However, in the long run it seems likely that they will converge towards largely similar feature sets. This doesn't mean that they'll be identical, as there's a distinct parallel in the Mac vs Windows debate. In Windows, adoption of new hardware features into the OS tended to be slower and not as well integrated as the OS vendor and multiple OEMs had to try and coordinate such a task. However, a major advantage of such a system was that backwards compatibity and flexibility was greater, even if it was more complicated for the end user. Similarly, Mac has tended to have new features at a faster pace and with better integration, such as high DPI displays. However, the result tends towards less control over low-level settings and less visibility into low-level information. The tight integration between hardware and software also means that it's harder to provide extensive backwards compatibility.

Of course, these are mostly broad strokes. It's not really possible to predict what the future holds, but even now we can see major differences. Google has allowed for custom OEM UIs on top of Android, and doesn't profit directly from the sale of Android OS. Similarly, the nature of smartphones dictates tight integration, so it's not really possible to upgrade the OS without a new BSP and major work on the part of the OEM to push an OTA. Apple has also managed to ensure that the app ecosystem of iOS is equal to or greater than any other mobile OS, something that was a major stumbling block with Mac OS in the early days of personal computing. While a great deal of maturation has occured in the smartphone market, there is still a long road ahead before the story can end.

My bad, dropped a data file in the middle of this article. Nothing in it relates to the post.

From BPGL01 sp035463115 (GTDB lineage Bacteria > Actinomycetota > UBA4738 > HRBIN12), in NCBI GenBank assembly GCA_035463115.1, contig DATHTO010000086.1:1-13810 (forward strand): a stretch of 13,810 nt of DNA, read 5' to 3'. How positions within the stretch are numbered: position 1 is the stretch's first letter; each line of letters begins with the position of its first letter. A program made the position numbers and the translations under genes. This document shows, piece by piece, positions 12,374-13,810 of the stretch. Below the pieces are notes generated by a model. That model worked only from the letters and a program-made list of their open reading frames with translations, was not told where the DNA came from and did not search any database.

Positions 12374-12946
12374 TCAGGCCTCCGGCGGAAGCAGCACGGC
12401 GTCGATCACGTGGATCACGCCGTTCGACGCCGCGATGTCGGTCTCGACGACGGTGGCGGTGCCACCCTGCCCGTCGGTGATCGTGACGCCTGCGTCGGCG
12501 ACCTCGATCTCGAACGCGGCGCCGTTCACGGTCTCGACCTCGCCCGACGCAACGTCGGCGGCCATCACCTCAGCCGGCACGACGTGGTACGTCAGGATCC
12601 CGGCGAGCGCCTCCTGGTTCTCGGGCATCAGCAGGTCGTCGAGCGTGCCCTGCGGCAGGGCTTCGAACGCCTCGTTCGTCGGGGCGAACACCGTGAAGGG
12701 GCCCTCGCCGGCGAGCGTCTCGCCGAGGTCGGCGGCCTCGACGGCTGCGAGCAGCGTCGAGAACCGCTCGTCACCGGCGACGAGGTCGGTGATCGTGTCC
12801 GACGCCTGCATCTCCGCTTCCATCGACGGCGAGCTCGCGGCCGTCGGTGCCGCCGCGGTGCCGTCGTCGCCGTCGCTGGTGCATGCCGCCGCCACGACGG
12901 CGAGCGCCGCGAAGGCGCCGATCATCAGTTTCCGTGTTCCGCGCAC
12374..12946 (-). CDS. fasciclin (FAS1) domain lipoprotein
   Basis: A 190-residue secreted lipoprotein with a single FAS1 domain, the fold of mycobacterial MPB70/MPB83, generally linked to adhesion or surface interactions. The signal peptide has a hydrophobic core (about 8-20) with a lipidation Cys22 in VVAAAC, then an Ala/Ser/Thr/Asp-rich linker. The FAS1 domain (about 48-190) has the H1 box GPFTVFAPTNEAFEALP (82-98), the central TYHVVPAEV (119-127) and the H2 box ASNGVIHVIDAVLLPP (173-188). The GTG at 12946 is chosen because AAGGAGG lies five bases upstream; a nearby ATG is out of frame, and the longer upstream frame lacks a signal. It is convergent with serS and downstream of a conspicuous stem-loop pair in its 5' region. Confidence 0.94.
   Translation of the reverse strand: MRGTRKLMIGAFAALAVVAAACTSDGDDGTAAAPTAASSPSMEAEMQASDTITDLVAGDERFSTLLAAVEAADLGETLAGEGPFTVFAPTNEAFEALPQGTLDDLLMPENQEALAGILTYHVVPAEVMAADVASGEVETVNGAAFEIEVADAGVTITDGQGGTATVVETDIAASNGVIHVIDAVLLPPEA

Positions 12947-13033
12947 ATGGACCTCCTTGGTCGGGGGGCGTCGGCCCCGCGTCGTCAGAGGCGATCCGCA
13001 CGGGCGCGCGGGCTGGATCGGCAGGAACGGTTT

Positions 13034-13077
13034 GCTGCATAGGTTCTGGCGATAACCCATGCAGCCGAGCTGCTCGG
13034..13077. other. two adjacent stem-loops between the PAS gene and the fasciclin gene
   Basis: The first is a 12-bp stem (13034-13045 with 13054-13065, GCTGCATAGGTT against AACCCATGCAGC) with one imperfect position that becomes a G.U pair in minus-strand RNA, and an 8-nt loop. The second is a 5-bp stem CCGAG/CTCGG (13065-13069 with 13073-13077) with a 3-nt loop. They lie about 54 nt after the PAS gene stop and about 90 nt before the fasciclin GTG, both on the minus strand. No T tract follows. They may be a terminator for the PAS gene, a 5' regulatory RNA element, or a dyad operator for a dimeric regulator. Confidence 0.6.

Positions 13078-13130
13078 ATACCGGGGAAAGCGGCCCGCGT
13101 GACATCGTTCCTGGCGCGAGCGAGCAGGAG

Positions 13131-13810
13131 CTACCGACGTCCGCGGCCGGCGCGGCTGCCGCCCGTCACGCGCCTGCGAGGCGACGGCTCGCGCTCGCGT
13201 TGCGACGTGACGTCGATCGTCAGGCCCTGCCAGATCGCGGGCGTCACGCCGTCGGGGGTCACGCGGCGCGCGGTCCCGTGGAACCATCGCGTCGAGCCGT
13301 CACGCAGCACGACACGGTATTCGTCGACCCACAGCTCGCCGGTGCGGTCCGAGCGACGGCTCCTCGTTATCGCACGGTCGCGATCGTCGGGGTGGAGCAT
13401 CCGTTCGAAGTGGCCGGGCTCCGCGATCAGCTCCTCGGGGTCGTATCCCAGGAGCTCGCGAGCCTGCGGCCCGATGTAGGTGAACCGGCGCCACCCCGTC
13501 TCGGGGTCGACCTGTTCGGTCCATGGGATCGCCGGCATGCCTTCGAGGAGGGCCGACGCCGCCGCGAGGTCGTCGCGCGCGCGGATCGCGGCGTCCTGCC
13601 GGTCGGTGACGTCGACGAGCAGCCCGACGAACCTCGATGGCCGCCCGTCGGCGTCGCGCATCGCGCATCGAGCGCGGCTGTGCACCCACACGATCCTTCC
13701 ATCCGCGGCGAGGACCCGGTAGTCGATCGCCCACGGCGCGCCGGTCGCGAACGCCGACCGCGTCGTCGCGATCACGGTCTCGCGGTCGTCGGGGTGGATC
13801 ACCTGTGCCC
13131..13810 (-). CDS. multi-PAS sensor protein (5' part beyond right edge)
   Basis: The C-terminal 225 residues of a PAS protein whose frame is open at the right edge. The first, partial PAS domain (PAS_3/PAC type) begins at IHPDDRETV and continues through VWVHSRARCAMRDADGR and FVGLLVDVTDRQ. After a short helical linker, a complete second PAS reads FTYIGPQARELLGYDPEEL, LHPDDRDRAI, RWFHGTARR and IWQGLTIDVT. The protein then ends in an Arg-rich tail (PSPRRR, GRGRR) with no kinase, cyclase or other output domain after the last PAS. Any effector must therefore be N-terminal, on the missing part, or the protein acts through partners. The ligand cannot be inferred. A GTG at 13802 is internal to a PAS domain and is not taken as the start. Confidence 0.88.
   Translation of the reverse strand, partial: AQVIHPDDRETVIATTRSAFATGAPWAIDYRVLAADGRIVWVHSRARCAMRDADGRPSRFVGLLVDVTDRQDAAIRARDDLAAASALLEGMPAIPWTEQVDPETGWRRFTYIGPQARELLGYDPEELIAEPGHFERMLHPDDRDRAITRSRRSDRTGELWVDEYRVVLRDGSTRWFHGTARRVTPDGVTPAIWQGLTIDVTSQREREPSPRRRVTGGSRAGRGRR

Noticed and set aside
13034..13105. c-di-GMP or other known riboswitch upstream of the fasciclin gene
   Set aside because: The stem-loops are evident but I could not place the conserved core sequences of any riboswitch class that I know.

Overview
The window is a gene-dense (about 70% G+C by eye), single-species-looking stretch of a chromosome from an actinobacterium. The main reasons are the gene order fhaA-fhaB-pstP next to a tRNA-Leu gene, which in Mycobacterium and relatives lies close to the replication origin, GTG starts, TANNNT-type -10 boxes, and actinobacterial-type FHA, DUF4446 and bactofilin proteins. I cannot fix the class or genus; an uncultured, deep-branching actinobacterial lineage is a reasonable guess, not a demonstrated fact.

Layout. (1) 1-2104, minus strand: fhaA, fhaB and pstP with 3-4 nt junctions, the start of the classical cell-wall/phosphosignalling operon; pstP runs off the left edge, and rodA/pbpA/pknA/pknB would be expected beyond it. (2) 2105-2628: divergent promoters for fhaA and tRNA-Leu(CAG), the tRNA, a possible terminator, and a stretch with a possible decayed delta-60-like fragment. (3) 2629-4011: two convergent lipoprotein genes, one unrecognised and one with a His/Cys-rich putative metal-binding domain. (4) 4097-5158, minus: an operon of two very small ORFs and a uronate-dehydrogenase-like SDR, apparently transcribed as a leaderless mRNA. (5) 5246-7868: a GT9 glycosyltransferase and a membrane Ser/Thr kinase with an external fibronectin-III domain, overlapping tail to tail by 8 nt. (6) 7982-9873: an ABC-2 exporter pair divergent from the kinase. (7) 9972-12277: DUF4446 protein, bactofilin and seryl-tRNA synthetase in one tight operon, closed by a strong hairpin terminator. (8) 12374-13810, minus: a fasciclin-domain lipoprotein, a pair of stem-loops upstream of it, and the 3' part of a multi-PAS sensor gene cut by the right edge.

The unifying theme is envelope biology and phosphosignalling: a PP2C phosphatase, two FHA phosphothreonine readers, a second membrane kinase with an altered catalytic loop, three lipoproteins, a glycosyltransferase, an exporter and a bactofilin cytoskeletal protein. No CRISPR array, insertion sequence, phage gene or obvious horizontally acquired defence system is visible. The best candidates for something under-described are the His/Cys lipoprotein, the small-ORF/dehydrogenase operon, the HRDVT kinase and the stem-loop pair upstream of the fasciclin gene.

Introduction and Hardware


View All Comments

  • ummduh - Tuesday, August 26, 2014 - link

    Oh, wait.. Nope, your first comment still takes the cake. This one is more insulting than flat out ignorance. Reply
  • Ancillas - Friday, August 29, 2014 - link

    #satire Reply
  • RavenMoon - Tuesday, September 2, 2014 - link

    Yep! People who enjoy music, and even people who make music, buy a nice system and enjoy it. "Audiophiles" are endlessly searching for the perfect system, and sadly, they know very little about electronics or audio. They fall for snake oil claims, like $600 AC power cords, and other nonsense. And to add insult to injury, they listen to vinyl!! That's the least accurate playback medium ever made. Even cassette tapes are more accurate!

    The key is, buy a device, like a smart phone. Learn how to use THAT phone without trying to turn it into something different. Personalize it as much as you need, but if you feel it's never good enough without personalization, it probably never will be.

    But some people feel a compulsive need to tinker.

    And as far as the article; why on earth do I need to see the filing system on my iPhone? I really don't.

    But I have installed an app that shows how much memory each app is using, and how much storage space, and CPU, etc. People have to look a little harder.
  • Airyl - Saturday, September 6, 2014 - link